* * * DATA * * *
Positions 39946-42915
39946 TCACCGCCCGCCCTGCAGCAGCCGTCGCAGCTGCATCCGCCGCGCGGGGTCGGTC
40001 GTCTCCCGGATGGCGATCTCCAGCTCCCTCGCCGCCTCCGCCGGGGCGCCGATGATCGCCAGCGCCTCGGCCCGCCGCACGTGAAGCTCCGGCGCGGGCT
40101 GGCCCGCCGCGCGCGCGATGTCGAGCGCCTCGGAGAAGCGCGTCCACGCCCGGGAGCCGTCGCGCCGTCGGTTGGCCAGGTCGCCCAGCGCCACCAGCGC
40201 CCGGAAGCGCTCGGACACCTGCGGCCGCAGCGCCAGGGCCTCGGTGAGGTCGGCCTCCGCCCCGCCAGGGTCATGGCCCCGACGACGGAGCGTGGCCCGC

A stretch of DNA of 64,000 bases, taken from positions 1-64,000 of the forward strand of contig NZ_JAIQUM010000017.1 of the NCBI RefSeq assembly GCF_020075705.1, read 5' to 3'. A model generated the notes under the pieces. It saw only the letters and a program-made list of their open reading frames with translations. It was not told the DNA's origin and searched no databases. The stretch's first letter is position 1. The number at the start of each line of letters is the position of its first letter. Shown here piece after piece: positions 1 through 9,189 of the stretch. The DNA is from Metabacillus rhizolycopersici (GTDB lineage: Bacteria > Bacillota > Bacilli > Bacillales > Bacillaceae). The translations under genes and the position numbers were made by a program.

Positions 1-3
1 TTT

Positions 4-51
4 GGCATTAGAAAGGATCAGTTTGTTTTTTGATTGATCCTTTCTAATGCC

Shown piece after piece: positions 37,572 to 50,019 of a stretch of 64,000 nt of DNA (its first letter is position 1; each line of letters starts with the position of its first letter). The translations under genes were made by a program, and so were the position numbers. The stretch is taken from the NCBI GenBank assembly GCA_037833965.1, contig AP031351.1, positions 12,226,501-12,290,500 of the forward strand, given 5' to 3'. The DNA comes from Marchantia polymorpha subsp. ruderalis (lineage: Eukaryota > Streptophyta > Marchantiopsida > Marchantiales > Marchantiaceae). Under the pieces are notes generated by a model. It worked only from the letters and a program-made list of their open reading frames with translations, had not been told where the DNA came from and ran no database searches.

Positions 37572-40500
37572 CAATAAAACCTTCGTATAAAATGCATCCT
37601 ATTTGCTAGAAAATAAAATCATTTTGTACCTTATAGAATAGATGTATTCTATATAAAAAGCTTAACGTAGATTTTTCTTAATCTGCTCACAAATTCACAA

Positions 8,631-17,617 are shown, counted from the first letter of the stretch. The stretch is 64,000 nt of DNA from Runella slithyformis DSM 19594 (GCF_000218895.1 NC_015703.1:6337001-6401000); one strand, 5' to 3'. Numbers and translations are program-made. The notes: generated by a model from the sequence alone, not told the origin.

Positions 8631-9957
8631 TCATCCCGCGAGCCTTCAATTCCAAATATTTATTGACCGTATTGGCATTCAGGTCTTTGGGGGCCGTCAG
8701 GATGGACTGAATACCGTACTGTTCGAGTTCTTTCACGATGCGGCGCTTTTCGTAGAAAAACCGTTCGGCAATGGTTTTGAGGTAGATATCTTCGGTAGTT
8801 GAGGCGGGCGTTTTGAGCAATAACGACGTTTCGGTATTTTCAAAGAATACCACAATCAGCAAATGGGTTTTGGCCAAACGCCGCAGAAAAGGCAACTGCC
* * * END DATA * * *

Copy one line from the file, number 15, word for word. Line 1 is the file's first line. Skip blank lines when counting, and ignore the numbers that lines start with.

Positions 8,631-17,617 are shown, counted from the first letter of the stretch. The stretch is 64,000 nt of DNA from Runella slithyformis DSM 19594 (GCF_000218895.1 NC_015703.1:6337001-6401000); one strand, 5' to 3'. Numbers and translations are program-made. The notes: generated by a model from the sequence alone, not told the origin.